The book of Esther is designed in perfect symmetry. Right down to

every scene, youll nd key-words and scenes that match the keywords
in their partner scenes on the other side of the symmetry. Its pretty
amazing actually. Check it out:

A The splendor of the Persian king + Two banquets [1:1-8] 2/6
8/22/2017 Esther reveals God | The Bible Project
A The splendor of the Persian king + Two banquets [1:1-8]
B Esther becomes Queen + Mordecai saves the king [1:9-2:20 + 2:21-23]
C Haman elevated to power [3:1-6]
D Hamans decree to destroy the Jewish people [3:7-15]
E Esther and Mordecais plan to reverse the decree [4:1-17]
F Esthers 1st banquet + Haman plans Mordecais execution [5:1-8 + 5:9-
X - PIVOT: Haman humiliated & Mordecai exalted [6:1-14]
F Esthers 2nd banquet + Haman executed instead of Mordecai [7:1-10]
E Esther and Mordecai plan to reverse the decree [8:1-8]
D Mordecais counter-decree to save the Jewish people [8:9-14]
C Mordecai elevated to power [8:15-17]
B Queen Esther and Mordecai save the Jewish people [9:1-19]
A Two feasts + The splendor of Mordecai [9:20-32 + 10:1-3]

When we look at the pattern of the book we see that the events in A-F
display a dark, ominous negative pattern moving progressively towards
the demise of the Jewish people, including Esther and Mordecai. But,
after the pivot in chapter 6, the events in F-A o er a positive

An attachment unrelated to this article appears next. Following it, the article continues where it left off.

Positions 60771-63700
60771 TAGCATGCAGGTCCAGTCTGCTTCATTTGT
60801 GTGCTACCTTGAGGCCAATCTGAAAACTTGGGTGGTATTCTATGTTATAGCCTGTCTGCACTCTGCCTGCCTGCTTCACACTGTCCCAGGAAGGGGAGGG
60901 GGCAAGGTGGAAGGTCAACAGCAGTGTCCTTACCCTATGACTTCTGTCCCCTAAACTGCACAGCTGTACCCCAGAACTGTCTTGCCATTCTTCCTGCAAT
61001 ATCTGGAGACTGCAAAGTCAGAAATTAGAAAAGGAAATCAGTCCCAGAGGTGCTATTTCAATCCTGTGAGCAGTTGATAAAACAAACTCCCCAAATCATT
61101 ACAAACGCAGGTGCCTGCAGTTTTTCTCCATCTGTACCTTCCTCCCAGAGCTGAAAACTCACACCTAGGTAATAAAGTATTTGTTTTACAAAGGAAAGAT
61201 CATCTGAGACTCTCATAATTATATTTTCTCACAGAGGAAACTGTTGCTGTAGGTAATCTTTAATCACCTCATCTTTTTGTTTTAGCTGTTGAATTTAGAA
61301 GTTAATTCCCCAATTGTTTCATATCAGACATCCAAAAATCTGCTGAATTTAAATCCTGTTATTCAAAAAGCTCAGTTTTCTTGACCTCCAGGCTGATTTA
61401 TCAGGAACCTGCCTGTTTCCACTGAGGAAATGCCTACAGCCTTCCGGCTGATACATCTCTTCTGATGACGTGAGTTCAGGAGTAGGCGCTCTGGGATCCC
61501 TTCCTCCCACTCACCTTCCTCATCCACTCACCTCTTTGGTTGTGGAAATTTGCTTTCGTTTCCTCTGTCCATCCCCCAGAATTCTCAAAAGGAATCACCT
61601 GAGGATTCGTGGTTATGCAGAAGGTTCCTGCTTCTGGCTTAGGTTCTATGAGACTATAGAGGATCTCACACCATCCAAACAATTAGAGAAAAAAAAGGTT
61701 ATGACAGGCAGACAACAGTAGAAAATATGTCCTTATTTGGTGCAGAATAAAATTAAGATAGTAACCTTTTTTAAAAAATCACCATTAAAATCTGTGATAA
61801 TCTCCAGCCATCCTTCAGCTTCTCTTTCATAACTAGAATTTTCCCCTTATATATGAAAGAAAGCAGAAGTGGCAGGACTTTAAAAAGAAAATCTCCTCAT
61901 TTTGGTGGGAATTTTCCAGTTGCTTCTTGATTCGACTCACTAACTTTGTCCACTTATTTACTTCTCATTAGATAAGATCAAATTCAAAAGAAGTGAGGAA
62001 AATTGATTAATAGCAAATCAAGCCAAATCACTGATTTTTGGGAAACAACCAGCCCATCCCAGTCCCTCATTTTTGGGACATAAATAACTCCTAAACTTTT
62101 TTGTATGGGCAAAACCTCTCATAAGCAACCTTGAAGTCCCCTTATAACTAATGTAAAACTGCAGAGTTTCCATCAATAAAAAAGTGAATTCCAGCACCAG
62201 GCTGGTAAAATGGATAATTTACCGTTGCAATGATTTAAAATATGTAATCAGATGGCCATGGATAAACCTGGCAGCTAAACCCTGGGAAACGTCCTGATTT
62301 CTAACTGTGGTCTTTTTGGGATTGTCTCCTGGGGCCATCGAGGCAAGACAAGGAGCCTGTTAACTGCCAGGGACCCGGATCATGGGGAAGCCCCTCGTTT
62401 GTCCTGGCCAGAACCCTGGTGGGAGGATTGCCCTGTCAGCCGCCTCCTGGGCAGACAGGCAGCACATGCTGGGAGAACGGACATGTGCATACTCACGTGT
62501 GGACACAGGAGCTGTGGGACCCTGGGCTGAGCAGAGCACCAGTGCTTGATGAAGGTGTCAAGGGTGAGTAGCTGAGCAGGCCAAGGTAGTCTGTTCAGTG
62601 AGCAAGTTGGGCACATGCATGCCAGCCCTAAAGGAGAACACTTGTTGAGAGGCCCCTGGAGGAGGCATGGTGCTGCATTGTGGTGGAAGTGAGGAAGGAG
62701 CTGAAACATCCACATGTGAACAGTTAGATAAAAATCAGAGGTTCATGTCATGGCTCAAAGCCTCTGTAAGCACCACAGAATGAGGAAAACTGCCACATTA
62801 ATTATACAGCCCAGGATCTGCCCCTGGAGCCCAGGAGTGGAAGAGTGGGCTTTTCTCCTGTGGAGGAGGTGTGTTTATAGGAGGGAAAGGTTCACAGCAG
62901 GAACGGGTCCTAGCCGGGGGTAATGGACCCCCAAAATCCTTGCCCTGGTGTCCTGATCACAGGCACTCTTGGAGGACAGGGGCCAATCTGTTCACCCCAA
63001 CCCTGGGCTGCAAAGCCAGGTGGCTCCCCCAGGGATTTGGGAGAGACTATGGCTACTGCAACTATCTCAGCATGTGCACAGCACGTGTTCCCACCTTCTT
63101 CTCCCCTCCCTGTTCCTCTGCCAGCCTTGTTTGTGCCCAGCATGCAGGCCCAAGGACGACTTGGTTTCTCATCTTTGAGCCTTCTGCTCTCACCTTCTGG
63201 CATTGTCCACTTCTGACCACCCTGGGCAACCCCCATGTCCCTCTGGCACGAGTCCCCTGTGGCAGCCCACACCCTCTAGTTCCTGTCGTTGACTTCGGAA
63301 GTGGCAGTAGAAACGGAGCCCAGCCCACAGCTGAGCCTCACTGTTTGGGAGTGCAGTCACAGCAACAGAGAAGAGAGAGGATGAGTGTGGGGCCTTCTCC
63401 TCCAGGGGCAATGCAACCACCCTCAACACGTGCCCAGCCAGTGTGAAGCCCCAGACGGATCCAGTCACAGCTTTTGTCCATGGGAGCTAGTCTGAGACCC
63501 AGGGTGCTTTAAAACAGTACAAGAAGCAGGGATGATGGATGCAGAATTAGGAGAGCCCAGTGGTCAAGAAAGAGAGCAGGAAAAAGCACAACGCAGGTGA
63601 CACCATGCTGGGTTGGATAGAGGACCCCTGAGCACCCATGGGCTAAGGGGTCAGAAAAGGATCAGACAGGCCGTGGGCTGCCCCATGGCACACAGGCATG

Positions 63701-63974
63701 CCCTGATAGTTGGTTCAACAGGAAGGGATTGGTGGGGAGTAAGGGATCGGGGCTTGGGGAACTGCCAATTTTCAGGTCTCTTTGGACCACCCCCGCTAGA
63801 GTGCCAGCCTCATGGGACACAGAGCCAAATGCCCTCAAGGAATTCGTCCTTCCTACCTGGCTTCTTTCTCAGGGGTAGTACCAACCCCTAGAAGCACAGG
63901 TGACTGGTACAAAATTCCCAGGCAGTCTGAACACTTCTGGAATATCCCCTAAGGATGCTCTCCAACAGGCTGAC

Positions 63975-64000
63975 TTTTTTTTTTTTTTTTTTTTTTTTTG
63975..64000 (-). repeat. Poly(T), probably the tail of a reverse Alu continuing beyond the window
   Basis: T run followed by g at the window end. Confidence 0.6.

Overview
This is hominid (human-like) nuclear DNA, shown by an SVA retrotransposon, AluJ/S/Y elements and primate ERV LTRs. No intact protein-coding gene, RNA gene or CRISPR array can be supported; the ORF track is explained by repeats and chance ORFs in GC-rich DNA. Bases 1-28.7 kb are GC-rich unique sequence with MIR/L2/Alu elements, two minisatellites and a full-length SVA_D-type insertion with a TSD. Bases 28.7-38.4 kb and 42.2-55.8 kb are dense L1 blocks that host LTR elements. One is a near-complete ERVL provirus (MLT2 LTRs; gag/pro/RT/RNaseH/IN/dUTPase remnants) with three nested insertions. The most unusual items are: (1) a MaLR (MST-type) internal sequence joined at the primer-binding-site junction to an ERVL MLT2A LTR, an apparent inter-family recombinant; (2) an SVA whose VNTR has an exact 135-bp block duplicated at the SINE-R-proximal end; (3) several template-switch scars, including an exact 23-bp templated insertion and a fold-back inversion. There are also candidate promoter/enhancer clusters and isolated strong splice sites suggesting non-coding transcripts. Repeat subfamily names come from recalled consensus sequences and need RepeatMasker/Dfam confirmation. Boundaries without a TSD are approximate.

counterpart for the previous events, correcting every crisis and
de ciency leading to the exaltation of Mordecai and the Jewish people.
Jewish scholar Jon Levenson notes the importance of recognizing this
chiastic structure as key to uncovering the meaning of the book:

Our identi cation of chapter 6 as the pivot o ers another angle of

vision on the structure of the book of Esther. It uncovers a larger
pattern of symmetry where the scenes before the pivot all correspond
to the scenes on the other side It is beyond doubt that the book
displays a bilateral chiastic structure in which the events of the rst half
(A-F) consistently have a negative, foreboding cast, whereas those in
the second half (F-A) are uniformly positive and correct the
de ciencies of their counterparts This feature of the book is best
summed up in the narrators comment about Purim in 9:1 the tables
were turned (Heb. nahpok hu = the reverse took place, see 9:1).

Once we recognize the carefully patterned structure of the book (the 3/6
8/22/2017 Esther reveals God | The Bible Project
Once we recognize the carefully patterned structure of the book (the
chiasm) and the pivot in chapter 6 leading to the fall of Haman and the
rise of Mordecai, were able to see the profound message being
communicated. The shape of the story itself provides us with a sense
of order and meaning to the events taking place.

The center of the story portrays a dramatic parallel between Hamans

decree and Mordecais counter-decree: The author of Esther sees